PHILADELPHIA -- Injured Reds left fielder Chris Heisey, who had a setback early last week while rehabbing his injured right hamstring, had an MRI taken in Cincinnati. It confirmed the strain, but no other serious injury was found.
Heisey, who has been on the disabled list since April 29, has been continuing his treatment. There is no timetable known for when he might get back on a rehab assignment and into games.
"I don't know about square one, but maybe two or three," head trainer Paul Lessard said on Sunday. "He's doing well with the treatment, and he's feeling better."
Cozart scratched from lineup with illness
PHILADELPHIA -- The Reds were forced to scratch shortstop Zack Cozart from Sunday's lineup due to illness. Cesar Izturis started in Cozart's place and batted second.
Izturis, the only Spring Training non-roster invitee to earn a roster spot out of camp, made only his seventh start of the season and played in his 15th game overall. He came in batting .167 (6-for-19) with two RBIs
When Izturis plays, the Reds lose nothing on defense, as he was a 2004 Gold Glove winner.
"He came here with that reputation," Reds manager Dusty Baker said. "He's been trying to find his stroke for a while, but Cozart is trying to find his too. Izturis is ready to play every day. He hasn't played that much -- him and Jack Hannahan are usually two of the first guys here every day, staying ready. You never know when you're going to be pressed into service."
Cueto contemplating mechanical change
PHILADELPHIA -- Reds ace Johnny Cueto's performance jumped another level in quality in 2011 when he made a change to his mechanics that had him turning his back to the batter. It was similar to something Luis Tiant did in the 1970s.
2011 was also the year that a nagging injury started occurring for Cueto, who strained his right lat muscle late that season and again last month when he was placed on the disabled list. In 2012 during the playoffs, he strained his right oblique muscle. He suffered a recurrence of oblique soreness earlier this month, as well during his rehab process.
"This is part of the game, to get hurt. Maybe the rotation I do and that mechanic I do is affecting me," Cueto said Sunday as Tomas Vera translated. "I'm going to have to see what's going on. If that continues to happen, I'm going to have to make some changes in my mechanics."
Cueto, who is 1-0 with a 2.60 ERA in three starts for the Reds this season, will be activated from the disabled list on Monday to face the Mets in the opener of a three-game series at Citi Field. He has made two rehab starts for Class A Dayton without issue, totaling 13 innings with one run allowed. He threw 58 pitches in five scoreless innings on Tuesday for the Dragons.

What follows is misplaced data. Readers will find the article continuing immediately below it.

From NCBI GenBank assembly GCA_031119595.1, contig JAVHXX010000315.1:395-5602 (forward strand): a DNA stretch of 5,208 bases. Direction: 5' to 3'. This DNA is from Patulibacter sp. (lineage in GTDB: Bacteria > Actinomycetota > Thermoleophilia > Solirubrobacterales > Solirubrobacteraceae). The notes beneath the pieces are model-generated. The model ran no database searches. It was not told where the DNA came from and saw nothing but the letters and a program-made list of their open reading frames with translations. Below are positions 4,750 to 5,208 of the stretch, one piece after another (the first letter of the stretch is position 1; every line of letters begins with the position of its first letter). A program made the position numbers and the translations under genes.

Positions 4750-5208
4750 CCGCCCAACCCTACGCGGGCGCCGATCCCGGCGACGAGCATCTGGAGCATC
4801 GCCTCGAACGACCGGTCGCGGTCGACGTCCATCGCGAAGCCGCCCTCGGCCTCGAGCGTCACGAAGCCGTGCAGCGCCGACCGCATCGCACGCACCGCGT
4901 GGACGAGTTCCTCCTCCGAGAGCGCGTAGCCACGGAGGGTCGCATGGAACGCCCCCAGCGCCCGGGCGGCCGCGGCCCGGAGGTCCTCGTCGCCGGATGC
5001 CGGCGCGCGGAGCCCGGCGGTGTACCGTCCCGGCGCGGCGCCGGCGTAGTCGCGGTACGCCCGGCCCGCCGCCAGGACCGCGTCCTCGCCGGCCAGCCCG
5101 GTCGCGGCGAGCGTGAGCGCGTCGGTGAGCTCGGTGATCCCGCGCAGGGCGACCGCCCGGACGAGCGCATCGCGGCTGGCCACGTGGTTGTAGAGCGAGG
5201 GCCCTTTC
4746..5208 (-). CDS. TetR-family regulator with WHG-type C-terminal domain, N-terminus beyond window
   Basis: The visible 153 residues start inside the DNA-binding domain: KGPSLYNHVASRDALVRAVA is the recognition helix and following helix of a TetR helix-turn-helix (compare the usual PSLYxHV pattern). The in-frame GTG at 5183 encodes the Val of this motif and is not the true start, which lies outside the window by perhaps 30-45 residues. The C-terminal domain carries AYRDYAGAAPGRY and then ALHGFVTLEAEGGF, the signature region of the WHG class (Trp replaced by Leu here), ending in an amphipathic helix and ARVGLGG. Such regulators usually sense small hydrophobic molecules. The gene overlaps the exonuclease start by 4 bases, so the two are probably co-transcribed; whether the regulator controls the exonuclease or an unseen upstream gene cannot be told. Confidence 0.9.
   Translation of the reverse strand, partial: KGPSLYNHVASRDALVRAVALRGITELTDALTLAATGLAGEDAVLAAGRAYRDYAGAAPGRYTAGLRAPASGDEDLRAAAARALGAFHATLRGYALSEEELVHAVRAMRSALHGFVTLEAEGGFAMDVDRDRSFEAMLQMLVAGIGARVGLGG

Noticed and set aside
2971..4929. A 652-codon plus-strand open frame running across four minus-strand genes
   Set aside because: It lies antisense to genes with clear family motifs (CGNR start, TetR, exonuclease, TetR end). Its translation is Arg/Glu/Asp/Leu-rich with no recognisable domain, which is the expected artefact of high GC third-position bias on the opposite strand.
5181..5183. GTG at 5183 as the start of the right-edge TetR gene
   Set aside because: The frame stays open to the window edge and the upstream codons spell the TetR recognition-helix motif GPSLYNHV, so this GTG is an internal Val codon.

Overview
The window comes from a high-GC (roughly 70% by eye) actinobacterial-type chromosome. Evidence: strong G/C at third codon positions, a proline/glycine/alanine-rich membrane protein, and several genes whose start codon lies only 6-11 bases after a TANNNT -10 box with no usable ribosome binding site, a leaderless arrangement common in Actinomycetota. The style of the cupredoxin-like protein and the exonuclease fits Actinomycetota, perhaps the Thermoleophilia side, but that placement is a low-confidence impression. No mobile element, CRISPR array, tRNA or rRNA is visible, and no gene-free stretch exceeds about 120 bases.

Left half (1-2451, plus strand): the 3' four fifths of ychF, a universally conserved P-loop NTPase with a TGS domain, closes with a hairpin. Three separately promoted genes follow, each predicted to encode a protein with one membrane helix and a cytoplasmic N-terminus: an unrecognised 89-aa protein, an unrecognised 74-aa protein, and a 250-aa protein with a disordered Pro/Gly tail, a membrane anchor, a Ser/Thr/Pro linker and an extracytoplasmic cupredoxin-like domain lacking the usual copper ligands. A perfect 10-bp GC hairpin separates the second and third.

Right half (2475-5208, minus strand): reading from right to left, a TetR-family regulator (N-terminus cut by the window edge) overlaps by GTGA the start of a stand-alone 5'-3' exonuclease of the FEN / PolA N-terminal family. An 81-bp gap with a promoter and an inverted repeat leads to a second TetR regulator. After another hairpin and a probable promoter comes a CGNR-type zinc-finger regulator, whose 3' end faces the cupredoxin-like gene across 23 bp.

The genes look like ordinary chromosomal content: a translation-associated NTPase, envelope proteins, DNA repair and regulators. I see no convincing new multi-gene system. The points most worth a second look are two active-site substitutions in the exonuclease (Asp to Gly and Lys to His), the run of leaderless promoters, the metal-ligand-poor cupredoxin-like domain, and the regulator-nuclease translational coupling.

"I'm happy and thank God most of all, I'm healthy," Cueto said. "I will continue to work hard and see what happens."
Cairo ready to help in new role for Reds
PHILADELPHIA -- On Friday, when manager Dusty Baker vehemently argued after a play at the plate called safe that scored a Phillies run, one wondered if he might get ejected.
Now that Chris Speier has moved from the bench to coach at third base while Mark Berry is away for cancer treatment, Miguel Cairo is the bench coach. He would have stepped in as manager if Baker was thrown out.
"I was ready. I'll be ready," Cairo said.
Cairo retired as a player following last season, capping a 17-year career in the big leagues. On Feb. 14, he joined the Reds' baseball-operations department as a special assistant to general manager Walt Jocketty. But plans changed upon Berry's throat cancer diagnosis in March, and Cairo has gotten a lot of coaching exposure in a jiffy.
"It's been a learning experience," Cairo said. "I've got Dusty and the rest of the coaches with a lot of experience. I'm right besides Dusty. He's got a lot of experience. His job is a handful and he knows how to deal with it. This has been an opportunity to learn."
Like most coaches, Cairo has a fungo bat at his side nearly constantly and has recently started throwing batting practice.
"I wasn't planning on this, but they asked me to help," he said. "Walt brought me over here to work with him, and I couldn't say no. It's a great opportunity for me."
Cairo, who has played for managers like Baker, Joe Torre and Tony La Russa, could one day be a skipper himself. That's not at the forefront at the moment, however.
"Right now, I'm just trying to help," Cairo said. "Later on, maybe. I want to help with the players and be helpful for the team."